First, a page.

Monday, July 20, 2020

The Magic Detective Podcast Hits 10,000+

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The Magic Detective Podcast is going strong. A month or so ago I finally hit the 10,000 download mark and the hosting company has given me this 'badge' to promote that event. Though, now I'm closer to 12,000 downloads (roughly about 300 short of that). 

Since the pandemic, it's been rough going because I've been separated from my library. Yet despite that situation, I still have been able to get out some interesting podcasts. Among them were, Episode 50 on the Hooker Rising Cards and The Men Who Fooled Houdini, sort of a two segment episode. Then #51 was Hereward Carrington, a name that shows up a lot in Houdini biographies but how many people really knew a lot about him? So I did some digging and found him to be quite a fascinating character. 

Episode 52 of the podcast was on Nate Leipzig and thankfully I had Dai Vernon's book on Leipzig here with me to rely upon. was also full of great content on Nate, the gentleman conjurer. 

On Episode 53, I thought I was going to get away easy, because I had previously done a blog article on KIO. But there wasn't quite enough info on there for a podcast. I could have done a short podcast, but I've not done one of those this season and am going to try and avoid that. Thankfully, I was able to get a book on KIO as well as rely upon and a russian friend who helped me through some of the translations (spasibo for that).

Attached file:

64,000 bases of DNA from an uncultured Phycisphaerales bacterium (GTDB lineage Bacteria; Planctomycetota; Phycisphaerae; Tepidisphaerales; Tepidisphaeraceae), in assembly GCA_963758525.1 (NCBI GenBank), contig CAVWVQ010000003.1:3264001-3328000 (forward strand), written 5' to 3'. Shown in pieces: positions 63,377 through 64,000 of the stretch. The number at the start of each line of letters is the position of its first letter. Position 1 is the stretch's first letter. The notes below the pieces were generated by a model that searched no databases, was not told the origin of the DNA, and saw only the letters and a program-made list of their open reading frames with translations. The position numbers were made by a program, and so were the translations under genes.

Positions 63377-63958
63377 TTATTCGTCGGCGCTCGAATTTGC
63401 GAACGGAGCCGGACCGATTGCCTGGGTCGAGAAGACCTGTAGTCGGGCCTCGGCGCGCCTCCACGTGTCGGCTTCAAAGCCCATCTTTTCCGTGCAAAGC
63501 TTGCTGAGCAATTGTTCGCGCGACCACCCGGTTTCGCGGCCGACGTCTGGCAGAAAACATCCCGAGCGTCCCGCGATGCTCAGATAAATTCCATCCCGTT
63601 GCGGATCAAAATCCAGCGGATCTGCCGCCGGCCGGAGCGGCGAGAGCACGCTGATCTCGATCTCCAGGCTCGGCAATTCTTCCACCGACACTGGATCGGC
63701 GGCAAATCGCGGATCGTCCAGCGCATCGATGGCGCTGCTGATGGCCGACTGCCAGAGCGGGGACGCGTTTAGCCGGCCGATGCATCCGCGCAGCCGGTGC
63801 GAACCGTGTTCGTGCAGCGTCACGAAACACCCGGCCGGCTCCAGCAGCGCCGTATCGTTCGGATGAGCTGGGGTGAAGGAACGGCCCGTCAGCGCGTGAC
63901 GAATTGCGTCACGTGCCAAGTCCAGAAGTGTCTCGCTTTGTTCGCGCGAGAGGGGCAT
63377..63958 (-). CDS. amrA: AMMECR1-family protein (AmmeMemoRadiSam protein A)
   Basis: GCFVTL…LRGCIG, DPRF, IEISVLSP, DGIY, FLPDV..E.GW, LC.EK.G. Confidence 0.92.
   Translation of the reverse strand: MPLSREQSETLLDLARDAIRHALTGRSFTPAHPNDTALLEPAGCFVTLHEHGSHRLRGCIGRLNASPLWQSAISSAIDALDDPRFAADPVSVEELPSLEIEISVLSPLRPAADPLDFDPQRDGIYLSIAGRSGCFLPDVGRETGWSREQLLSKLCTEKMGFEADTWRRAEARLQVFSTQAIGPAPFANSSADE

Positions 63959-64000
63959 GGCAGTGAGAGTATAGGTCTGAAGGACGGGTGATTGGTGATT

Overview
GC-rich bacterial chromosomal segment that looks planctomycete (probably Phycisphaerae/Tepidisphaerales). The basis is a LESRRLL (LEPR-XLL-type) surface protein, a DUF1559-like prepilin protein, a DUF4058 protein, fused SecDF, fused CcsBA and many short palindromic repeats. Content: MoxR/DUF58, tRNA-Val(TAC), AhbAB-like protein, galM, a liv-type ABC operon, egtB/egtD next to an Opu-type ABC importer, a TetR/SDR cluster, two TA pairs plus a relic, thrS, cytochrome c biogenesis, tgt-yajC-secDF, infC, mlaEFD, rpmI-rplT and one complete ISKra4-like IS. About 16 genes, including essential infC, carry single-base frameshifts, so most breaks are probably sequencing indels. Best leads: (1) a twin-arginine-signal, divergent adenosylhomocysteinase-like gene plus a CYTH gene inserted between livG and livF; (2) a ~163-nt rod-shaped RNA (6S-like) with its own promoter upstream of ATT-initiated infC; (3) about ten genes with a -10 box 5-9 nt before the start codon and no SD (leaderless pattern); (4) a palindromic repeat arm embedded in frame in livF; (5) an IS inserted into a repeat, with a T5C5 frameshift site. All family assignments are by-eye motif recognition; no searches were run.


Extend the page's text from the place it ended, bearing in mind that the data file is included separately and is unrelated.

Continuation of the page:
Finally, Episode 54 was on Fetaque Sanders (pronounced FEE-TAKE), a wonderful magician of color who was popular in the 1930s-1960s. His story was amazing and inspiring. I loved the fact that he was born right here in Nashville, where I currently am. And he really did it all, from schools and churches to even working on Broadway. 

I've not yet begun to work on Episode 55, trying to get a couple other projects done first. IF the pandemic continues the rest of the year, I may add something NEW to the Magic Detective World, but you'll have to wait on that for now.  

Speaking of adding something new, I've been doing Zoom Shows for a while now. One of the things I did on my weekend evening shows was to add some stories. The last one I did I told the story of Lafayette and Beauty, I also shared a fictional story of Houdini and Charlie Chaplin which has been a routine in my stage show for almost 20 years. And I included a presentation for the antique Coffee Vase trick. So MY Zoom shows are quite different from what everyone else is doing. Granted, there are elements that are the same, I have a lot of interactive routines as do other performers. I think this is imperative when doing this sort of show. But I like including history into the show. Those are ticketed shows on select weekends. More info can be found at

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